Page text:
14 March, 2019

Lara Bingle in the wind

Goodbye Morrison
Though I never knew
Like Steve Bradbury on your feet
While those around you fell

They crawled back to Dickson
And they challenged Mal Function
They set you in the Lodge
And had the polls to blame

And it seems to me you live your life
like Lara Bingle in the wind
Never knowing who to turn to
When the rot set in

And I would have never voted for you
But I am just a kid
Your mandate burned out long before
Your ego never did

Energy policy is tough
The multinationals don't play
Canberra created a bubble
And no taxes were paid

Even when you lost
Oh, the press still hounded you
All the papers had to say
Was that Morrison was found ineptitude.

Goodbye Morrison
From the asylum seekers in detention
Who sees you as nothing more than tryranical
More than just a ScoMo
\

18 February, 2019

Procurement and fixed priced contracts


As I rode my bicycle to work this morning, I was contemplating short trip transportation business models.  I have background in sustainability, procurement and/or sustainable procurement.

As I crossed the Story Bridge, I saw a City Cat.  I contemplated the cost of operation and the price paid by consumers.

People swipe on, and swipe off for a fixed price contract (despite the warnings from Chris de Burgh).

Taxi passengers, do not fix their price and are charged by flag fall, distance and duration of their journey.

Uber have disrupted the market with fixed prices.

Now Lime scooters are disrupting the transport market further.

All the while, I am causing a minor disruption of my own, by riding my bicycle to work.  I don't have to pay the ferryman,




06 September, 2018

the realm of whelm

I am currently working as a Teacher of Year 10 Science, Year 11 & Year 12 Biology.  In my spare time, I am the Year 8 Year Level Coordinator at my school.  I am also writing material for the 2019, Year 11 Psychology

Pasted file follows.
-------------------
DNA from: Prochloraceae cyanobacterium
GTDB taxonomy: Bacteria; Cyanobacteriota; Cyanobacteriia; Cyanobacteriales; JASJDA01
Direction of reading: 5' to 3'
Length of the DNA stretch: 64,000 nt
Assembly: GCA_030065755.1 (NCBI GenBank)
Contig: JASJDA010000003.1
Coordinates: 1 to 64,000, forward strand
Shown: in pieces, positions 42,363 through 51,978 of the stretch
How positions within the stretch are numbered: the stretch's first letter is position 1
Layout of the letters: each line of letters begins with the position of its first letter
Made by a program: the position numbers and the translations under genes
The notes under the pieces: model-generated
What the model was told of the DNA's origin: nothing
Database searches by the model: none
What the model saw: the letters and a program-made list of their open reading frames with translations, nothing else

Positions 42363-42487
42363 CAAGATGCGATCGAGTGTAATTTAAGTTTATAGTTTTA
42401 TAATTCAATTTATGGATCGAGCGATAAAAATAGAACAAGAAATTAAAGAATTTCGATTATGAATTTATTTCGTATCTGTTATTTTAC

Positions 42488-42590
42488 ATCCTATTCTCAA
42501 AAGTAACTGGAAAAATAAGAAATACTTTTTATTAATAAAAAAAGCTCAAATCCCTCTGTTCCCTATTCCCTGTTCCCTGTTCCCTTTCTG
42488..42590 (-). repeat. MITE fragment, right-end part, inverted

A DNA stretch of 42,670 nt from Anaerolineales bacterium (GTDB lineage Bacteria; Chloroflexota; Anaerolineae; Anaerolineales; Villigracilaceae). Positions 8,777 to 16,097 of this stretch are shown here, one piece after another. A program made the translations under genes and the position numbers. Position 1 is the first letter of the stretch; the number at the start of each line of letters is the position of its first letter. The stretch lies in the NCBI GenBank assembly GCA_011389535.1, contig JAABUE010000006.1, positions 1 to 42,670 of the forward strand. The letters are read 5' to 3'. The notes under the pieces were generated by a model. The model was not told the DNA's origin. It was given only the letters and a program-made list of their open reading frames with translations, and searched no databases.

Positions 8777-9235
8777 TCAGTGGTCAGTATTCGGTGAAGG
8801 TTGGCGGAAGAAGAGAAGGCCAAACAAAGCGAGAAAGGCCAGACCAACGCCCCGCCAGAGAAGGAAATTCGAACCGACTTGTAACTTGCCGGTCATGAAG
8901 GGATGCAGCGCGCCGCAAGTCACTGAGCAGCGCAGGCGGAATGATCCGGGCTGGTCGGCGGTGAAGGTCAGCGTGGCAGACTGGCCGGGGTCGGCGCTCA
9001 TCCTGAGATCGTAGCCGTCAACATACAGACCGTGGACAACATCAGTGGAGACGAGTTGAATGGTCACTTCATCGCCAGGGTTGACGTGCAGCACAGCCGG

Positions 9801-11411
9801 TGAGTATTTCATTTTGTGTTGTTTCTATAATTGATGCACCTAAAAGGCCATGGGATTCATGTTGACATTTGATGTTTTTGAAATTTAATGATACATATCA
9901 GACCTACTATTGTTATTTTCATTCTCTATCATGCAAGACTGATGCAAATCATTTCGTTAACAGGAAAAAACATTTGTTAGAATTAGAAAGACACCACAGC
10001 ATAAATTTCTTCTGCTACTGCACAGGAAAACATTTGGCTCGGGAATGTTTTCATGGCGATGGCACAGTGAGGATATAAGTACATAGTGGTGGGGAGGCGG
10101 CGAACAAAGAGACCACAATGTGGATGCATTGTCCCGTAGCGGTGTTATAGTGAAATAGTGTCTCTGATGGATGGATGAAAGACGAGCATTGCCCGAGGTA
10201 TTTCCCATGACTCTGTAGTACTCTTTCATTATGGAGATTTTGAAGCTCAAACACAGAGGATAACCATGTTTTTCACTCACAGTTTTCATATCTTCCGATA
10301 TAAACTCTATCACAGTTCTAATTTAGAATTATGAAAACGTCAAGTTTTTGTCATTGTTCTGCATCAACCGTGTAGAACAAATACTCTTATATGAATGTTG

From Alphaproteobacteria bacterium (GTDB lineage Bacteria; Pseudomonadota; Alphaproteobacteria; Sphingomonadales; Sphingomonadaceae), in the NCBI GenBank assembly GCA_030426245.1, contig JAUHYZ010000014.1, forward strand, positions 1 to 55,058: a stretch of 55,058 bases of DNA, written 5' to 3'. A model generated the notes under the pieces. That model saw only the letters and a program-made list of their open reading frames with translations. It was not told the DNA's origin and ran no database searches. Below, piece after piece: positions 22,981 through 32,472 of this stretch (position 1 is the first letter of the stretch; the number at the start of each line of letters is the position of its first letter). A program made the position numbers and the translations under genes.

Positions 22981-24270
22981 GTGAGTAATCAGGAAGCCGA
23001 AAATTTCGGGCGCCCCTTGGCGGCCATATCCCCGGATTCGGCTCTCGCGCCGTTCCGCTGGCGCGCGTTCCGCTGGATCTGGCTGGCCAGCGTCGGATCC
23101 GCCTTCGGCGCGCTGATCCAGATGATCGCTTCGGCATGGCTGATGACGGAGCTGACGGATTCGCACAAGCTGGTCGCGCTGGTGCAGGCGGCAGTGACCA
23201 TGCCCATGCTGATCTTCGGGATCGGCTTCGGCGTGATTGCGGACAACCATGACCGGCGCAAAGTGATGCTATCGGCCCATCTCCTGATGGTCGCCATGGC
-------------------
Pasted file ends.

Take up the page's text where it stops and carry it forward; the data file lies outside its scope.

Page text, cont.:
In recent weeks, I have been working with students on reducing their anxiety and stress, through some basic principles of project management.


Here is what we have been discussing in classes.


Towards the beginning of term, students can be a little bored, perhaps to the point of being a little underwhelmed.


At this time of year (week eight of ten) many students are overwhelmed with assignments and pending exams.


From the outset, I have been working with my students to whelm.


I ask Student to get out a calendar and plot all their assessment due dates.  If there are clusters of assignments and exams falling around the same dates, students need to bring forward some of their tasks, to adjust their level of whelm,


In Year 11 Biology we have added addition terms to our meta-vocabularly.   We have named extreme levels of whelm as #Hyperwhelm.


Very low levels of whelm, might be considered to be #hypowhelmed.


We are aiming to adjust the levels of whelm towards a target of iso-whelm.


The secret is to keep chipping away at small sections of larger tasks.  One need to eat the metaphorical elephant, one mouthful at a time.


The final component in the realm of whelm is co-opting the wombles' song from the 1970's tv show.


"Underwhelmed, overwhelmed, wombling free......"





31 August, 2018

Pre-servce and beginning Teachers

I have fresh memories of being a novice teacher and spending almost every waking moment juggling:

  • Caring for a high needs young family - now aged 7, 9 and 47
  • my activities of daily living (eating sleeping, bathing, ablutions),
  • Coming to school from 9 to 3 then more recently 8 to 2 and
  • endless lesson preparation.











Up until this year, I would spend every morning tea and lunch break, in lesson prep.  I would go home to busy family times, then after my children were in bed, I would do lesson prep to 23:00 most nights (five or six nights a week).

I spent the first three years of teaching in some sort of Post Traumatic stress induced depression.  I had to work longer and longer hours to maintain a reasonable level of productivity.  It was a vicious circle.  The more hours I spent in lesson preparation, the less productive I became, just through sheer emotional and physical fatigue.

In 2018, I have turned a corner.  I took on a role as  Year 8 Year Level Coordinator.  I am teaching 2 or 3 classes a week instead of 5 and I have access to a bank of 3 or 4 years of pre-prepared lessons.  I have colleagues around me developing and sharing their lesson materials. 

My children are now more independent, can do a lot more for themselves these days.  They are a joy to my soul.

Life is pretty good these days.  However, it makes me wonder: is there more that we can do to support pre-service and beginning teachers?